Navy Sec: Services Face ‘War for Talent’ Amid Shrinking Field of Qualified Recruits

Only a quarter of young Americans eligible to enlist in armed services

U.S. Navy recruits
U.S. Navy recruits / Getty Images

The U.S. military is competing across the services and with the private sector to employee service members amid a contracting field of qualified recruits, the Navy secretary said on Monday.

"Depending on what article you read, the number of potential applicants that would successfully qualify for our services range somewhere from 25 to 30 percent," Sec. Richard Spencer said in remarks at the Center for Strategic and International Studies in Washington.

"Going forward, we're all going to have a real war for talent. The three of us up here fish from the same pool and we're all going to be looking for more people to do more things in a more intelligent manner."

Spencer spoke alongside Army Secretary Mark Esper and Air Force Secretary Heather Wilson on the challenges facing the military and key priorities in President Donald Trump's 2019 defense budget proposal. The three service secretaries agreed that the Pentagon's top priority must be continued investment in people.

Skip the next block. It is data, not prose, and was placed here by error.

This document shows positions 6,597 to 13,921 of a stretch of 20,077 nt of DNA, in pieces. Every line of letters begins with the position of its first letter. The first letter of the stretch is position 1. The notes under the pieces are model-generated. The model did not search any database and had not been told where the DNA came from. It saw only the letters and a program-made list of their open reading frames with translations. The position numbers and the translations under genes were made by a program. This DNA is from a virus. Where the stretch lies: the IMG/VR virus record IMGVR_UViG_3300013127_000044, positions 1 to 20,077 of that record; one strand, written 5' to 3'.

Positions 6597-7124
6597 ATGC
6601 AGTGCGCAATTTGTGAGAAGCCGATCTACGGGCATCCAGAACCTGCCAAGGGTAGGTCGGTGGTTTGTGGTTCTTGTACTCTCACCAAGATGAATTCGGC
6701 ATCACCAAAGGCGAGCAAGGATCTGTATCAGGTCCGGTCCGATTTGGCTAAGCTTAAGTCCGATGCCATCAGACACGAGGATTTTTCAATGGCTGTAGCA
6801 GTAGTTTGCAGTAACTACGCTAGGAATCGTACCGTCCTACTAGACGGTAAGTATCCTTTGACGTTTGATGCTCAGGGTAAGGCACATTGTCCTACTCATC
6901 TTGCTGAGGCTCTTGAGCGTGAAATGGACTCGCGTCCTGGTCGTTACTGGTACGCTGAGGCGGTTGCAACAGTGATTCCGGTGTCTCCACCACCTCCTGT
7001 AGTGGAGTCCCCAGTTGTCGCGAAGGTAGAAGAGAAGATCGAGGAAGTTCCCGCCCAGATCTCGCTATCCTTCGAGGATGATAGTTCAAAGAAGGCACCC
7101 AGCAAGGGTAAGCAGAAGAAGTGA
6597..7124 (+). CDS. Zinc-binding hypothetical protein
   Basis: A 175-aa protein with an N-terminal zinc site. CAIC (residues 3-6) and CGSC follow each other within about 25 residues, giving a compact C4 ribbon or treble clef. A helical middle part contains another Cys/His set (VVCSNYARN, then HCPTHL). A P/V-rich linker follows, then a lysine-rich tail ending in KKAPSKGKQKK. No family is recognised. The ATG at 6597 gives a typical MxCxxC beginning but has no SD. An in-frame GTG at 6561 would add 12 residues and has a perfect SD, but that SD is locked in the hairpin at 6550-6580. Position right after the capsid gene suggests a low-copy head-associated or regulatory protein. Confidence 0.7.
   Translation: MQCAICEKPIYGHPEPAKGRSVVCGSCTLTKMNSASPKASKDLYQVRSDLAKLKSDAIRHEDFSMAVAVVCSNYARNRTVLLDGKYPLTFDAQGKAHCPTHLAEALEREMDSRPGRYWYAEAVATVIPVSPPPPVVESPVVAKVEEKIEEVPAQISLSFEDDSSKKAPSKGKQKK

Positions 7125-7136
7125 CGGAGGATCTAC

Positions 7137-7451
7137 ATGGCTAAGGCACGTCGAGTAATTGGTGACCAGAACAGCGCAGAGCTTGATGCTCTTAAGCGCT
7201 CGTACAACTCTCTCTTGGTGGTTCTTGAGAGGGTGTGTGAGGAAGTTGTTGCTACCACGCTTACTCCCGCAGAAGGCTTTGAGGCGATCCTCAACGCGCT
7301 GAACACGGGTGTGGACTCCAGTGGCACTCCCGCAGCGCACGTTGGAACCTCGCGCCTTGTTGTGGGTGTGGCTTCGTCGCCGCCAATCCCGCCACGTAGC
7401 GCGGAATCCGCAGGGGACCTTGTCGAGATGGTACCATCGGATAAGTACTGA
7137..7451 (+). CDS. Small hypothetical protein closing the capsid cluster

Last month, the Heritage Foundation published a study finding that roughly 24 million of the 34 million Americans between 17 and 24 years old, or 71 percent, are unable to serve in the military due to obesity, criminal record, or lack of education. That leaves just a quarter of young Americans eligible to enlist in the armed services, posing an "alarming" threat to national security, the report found, citing Pentagon data.

The contracted pool risks derailing the Trump administration's path to rebuilding a depleted military. Trump's $686 billion defense budget seeks to expand the military by 25,900 troops through October 2019 and by another 56,600 by 2023—most of which would serve active duty.

Wilson said a sluggish hiring process has exacerbated the problem. It takes the four branches roughly six months to hire a civilian to the service and the backlog for security clearances has doubled over the past 18 months, according to Wilson.

"That doesn't even come close to what we need to be able to do to get the talent for the services," she said.